This is the bookshelf with most of what I want to read in the coming months:
When we moved to New Zealand I was unpleasantly reminded how much books cost here. I know that part of the problem is the ease with which I grew accustomed to £5.99 paperbacks, ‘three for the price of two’ sales in every bookshop, and fabulous secondhand book bargains in every charity shop. Here, a paperback costs at least $29.99 – too much to make buying them anything other than an occasional treat (in the UK, I’d buy a paperback at the station, so I didn’t have to read a crappy free newspaper). And non-fiction is ludicrously expensive here. Even secondhand books are costly: say, $8 for a paperback. Anything over a fiver seems too much for a dog-eared novel – I’d pay no more than £1 or £2 in the UK.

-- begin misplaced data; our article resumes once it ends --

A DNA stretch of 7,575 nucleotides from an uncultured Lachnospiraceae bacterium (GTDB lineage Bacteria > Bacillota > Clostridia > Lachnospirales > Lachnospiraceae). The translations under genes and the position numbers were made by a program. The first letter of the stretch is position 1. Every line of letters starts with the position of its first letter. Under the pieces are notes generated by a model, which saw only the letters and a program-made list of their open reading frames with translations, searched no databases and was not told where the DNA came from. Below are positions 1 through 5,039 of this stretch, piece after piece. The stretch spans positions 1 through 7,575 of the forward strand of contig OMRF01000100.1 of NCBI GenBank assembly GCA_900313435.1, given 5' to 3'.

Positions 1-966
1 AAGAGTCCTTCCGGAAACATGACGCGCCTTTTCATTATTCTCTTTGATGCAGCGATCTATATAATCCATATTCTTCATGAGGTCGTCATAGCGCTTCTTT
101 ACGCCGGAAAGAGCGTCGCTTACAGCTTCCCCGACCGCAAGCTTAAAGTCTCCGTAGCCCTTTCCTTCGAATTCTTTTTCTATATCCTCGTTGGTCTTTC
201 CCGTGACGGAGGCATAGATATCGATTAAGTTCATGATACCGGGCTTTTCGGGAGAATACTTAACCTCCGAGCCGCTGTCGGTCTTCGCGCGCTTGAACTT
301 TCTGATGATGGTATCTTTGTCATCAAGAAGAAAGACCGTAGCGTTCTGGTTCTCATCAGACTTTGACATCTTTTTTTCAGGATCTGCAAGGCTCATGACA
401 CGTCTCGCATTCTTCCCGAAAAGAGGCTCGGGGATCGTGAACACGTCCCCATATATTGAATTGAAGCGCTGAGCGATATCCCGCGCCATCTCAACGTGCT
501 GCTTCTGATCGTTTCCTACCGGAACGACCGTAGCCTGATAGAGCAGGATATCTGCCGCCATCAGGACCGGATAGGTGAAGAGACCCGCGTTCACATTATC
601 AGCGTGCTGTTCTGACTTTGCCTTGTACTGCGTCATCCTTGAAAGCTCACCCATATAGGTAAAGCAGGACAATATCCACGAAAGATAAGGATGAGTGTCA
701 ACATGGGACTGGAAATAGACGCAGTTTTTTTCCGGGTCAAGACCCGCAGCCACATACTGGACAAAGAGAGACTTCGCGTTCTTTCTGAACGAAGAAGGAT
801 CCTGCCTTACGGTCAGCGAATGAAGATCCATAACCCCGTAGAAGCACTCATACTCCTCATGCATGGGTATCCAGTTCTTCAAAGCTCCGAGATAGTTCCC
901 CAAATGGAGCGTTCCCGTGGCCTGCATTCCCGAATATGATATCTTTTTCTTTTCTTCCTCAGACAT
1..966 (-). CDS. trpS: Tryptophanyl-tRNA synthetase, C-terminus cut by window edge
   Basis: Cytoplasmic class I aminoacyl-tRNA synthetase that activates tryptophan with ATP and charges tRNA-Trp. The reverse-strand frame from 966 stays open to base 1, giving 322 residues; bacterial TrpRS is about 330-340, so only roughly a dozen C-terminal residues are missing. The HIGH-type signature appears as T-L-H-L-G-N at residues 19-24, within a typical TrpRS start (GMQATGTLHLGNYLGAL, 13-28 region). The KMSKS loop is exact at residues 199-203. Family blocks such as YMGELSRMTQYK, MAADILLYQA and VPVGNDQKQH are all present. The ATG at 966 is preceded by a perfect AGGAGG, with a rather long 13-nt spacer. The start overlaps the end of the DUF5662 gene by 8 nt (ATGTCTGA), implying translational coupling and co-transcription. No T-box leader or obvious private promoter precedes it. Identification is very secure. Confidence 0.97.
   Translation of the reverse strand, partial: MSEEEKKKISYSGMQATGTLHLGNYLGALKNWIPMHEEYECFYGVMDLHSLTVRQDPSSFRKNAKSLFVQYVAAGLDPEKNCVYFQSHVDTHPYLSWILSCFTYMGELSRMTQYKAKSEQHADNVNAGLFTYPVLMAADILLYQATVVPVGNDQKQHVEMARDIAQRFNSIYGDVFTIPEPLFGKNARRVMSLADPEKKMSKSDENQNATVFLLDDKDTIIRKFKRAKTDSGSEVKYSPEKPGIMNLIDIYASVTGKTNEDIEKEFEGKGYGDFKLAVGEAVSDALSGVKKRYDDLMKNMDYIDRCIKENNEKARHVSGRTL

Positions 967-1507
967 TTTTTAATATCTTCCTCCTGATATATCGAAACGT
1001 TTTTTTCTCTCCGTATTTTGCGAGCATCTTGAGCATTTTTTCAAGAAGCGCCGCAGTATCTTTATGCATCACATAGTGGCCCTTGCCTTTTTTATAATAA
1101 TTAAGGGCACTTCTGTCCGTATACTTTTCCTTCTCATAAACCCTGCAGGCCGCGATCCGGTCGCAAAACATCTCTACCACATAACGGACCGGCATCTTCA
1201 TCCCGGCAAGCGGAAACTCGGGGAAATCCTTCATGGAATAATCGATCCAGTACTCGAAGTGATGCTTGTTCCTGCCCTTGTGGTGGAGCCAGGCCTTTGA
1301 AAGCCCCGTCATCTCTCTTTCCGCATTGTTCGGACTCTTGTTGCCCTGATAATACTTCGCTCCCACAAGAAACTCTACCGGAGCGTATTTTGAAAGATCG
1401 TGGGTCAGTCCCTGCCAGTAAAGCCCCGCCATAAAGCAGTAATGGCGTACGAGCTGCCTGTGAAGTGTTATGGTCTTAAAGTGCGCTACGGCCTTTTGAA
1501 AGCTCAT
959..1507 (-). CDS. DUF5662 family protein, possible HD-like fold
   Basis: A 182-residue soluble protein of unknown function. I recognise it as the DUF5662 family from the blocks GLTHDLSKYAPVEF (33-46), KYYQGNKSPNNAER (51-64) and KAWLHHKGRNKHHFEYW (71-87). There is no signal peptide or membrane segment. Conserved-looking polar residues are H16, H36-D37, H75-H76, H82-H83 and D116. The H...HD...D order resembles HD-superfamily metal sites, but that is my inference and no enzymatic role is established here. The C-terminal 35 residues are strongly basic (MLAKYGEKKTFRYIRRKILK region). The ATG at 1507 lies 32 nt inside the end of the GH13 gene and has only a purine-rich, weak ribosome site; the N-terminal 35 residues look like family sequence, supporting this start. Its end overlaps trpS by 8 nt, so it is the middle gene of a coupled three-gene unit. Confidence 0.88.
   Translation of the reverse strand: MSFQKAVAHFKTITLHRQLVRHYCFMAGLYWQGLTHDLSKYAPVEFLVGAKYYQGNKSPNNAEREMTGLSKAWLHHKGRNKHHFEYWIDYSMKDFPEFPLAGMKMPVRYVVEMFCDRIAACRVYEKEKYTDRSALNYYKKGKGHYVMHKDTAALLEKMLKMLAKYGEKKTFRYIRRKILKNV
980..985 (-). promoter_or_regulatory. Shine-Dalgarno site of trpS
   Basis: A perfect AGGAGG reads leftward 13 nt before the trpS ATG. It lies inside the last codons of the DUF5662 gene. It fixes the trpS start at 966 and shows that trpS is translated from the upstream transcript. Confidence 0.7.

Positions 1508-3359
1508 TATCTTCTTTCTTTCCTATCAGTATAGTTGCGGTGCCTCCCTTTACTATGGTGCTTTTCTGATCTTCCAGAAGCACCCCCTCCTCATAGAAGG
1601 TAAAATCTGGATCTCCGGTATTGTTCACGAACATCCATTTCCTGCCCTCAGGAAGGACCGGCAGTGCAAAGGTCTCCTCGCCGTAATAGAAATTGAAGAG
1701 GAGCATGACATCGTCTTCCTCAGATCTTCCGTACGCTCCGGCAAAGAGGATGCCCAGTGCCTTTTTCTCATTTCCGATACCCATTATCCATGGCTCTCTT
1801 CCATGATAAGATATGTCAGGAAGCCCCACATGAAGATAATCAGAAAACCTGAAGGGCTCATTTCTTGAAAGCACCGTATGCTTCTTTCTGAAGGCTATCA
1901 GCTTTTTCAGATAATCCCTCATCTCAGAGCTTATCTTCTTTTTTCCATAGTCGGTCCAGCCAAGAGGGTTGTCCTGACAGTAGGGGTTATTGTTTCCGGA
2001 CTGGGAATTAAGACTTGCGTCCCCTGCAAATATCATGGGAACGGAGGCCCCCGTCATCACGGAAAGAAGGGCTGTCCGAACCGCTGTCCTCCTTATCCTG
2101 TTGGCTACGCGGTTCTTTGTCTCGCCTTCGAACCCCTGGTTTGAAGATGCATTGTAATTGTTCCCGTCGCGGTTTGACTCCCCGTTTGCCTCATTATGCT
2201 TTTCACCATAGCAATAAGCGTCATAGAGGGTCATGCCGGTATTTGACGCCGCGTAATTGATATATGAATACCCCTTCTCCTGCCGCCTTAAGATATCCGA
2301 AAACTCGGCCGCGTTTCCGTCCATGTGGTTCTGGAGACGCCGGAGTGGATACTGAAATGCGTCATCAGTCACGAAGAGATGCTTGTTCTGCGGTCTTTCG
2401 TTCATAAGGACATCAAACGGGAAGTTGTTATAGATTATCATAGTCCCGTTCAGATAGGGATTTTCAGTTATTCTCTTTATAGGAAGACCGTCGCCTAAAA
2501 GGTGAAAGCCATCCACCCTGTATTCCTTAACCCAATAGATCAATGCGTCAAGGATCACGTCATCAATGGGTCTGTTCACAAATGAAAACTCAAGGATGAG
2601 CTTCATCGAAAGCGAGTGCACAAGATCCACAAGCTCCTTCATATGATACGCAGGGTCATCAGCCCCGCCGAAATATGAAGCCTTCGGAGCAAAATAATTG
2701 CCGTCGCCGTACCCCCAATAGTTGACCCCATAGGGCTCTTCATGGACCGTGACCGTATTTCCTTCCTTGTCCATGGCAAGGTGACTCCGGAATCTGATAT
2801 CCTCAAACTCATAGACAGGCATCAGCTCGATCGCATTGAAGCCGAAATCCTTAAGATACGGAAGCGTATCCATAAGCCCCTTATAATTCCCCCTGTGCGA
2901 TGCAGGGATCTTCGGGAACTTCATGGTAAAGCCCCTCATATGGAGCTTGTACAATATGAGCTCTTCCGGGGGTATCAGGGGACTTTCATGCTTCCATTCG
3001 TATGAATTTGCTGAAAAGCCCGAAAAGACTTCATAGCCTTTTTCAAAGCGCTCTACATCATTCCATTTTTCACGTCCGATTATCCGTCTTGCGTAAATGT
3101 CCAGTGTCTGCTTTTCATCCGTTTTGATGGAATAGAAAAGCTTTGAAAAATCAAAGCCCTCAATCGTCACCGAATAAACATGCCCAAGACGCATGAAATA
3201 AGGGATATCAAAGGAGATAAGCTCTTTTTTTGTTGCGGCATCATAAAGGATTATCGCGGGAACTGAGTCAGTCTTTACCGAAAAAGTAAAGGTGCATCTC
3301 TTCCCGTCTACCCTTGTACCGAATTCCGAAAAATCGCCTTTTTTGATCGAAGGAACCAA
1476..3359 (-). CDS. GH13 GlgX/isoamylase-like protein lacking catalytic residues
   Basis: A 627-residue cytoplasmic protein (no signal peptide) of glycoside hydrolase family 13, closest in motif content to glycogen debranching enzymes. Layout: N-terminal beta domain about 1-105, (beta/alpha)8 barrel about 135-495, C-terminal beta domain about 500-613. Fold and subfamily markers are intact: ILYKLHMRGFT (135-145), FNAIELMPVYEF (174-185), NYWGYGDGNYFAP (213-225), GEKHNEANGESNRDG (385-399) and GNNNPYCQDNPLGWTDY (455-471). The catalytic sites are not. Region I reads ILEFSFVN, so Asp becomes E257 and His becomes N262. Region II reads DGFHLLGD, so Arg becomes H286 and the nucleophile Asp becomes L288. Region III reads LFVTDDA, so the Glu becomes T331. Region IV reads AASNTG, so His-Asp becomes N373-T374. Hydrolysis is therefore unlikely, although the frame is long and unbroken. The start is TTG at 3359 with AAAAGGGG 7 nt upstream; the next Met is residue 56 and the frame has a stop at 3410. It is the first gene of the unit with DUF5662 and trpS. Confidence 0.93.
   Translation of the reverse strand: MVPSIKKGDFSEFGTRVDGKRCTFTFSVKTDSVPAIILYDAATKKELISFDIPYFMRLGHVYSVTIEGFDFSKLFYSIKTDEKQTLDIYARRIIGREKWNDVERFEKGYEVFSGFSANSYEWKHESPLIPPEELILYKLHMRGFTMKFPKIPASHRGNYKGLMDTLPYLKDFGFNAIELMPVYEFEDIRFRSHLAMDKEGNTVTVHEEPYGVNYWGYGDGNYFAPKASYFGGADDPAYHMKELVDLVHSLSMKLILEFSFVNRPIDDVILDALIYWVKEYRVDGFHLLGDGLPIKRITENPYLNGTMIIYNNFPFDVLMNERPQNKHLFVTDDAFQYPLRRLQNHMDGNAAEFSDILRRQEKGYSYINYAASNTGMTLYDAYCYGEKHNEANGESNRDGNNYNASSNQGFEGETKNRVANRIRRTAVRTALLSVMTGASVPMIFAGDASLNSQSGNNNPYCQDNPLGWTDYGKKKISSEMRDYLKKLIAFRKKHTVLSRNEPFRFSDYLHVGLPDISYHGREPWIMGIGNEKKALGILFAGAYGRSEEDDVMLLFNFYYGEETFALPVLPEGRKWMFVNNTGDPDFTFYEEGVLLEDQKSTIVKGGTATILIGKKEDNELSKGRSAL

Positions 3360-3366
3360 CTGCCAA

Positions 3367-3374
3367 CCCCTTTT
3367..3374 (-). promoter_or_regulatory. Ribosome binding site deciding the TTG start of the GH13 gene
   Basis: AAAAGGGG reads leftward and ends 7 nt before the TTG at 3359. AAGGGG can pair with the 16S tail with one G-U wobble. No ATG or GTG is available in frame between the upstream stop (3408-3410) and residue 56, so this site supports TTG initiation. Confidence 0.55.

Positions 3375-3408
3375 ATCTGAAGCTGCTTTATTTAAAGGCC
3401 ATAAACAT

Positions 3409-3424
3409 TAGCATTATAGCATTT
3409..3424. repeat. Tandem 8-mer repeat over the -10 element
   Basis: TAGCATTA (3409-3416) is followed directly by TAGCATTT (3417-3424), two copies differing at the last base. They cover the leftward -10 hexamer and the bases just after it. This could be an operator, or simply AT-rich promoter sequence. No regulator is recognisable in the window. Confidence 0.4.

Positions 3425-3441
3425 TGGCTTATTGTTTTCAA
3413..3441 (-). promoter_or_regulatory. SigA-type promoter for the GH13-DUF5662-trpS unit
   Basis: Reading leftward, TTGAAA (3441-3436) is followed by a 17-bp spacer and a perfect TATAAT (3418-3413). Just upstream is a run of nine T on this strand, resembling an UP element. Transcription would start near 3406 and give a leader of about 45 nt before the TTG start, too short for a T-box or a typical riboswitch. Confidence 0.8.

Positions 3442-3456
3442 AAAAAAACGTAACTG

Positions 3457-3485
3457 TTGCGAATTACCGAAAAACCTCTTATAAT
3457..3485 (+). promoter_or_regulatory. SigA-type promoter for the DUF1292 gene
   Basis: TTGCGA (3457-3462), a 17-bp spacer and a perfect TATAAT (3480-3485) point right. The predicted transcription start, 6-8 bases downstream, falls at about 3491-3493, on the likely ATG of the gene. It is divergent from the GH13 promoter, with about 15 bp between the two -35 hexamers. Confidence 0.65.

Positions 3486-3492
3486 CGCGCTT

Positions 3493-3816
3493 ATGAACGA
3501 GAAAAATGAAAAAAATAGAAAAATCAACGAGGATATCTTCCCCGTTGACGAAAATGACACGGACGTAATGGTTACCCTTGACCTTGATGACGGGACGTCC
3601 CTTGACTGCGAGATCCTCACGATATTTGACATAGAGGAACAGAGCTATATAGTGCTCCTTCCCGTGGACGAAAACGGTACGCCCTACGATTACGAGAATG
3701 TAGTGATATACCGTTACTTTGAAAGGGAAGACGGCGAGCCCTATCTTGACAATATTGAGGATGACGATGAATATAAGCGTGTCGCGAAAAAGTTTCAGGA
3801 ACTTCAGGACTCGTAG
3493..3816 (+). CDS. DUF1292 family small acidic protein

A lot of Kiwis take advantage of the advantageous exchange rate and free shipping by shopping online at The Book Depository. I’m not overly blessed with disposable income at present and haven’t been doing this, but I have made good use of my fabulous local library (which enables me to reserve books online and just wait for an email to tell me when my request has arrived). Even easier, though, is actually reading the huge number of books that I’ve bought in the past and never actually read – many of which are shown on my shelves here. I’ve also got a lot of Tristan’s worthy literary novels there, in the hopes that I might actually improve my knowledge of the classics.